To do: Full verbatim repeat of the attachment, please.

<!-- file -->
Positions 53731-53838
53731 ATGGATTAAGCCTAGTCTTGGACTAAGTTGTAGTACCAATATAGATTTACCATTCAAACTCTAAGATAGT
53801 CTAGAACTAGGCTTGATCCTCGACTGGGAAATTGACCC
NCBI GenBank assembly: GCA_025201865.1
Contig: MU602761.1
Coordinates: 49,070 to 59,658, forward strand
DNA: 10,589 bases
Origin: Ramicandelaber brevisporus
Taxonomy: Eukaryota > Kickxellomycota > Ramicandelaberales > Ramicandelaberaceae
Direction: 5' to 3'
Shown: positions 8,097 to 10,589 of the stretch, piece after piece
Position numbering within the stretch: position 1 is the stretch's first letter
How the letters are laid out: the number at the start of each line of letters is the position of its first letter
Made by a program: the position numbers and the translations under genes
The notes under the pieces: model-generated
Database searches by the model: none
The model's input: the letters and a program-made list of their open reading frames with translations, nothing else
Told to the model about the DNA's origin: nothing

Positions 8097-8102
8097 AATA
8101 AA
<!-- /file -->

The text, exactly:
Positions 53731-53838
53731 ATGGATTAAGCCTAGTCTTGGACTAAGTTGTAGTACCAATATAGATTTACCATTCAAACTCTAAGATAGT
53801 CTAGAACTAGGCTTGATCCTCGACTGGGAAATTGACCC
NCBI GenBank assembly: GCA_025201865.1
Contig: MU602761.1
Coordinates: 49,070 to 59,658, forward strand
DNA: 10,589 bases
Origin: Ramicandelaber brevisporus
Taxonomy: Eukaryota > Kickxellomycota > Ramicandelaberales > Ramicandelaberaceae
Direction: 5' to 3'
Shown: positions 8,097 to 10,589 of the stretch, piece after piece
Position numbering within the stretch: position 1 is the stretch's first letter
How the letters are laid out: the number at the start of each line of letters is the position of its first letter
Made by a program: the position numbers and the translations under genes
The notes under the pieces: model-generated
Database searches by the model: none
The model's input: the letters and a program-made list of their open reading frames with translations, nothing else
Told to the model about the DNA's origin: nothing

Positions 8097-8102
8097 AATA
8101 AA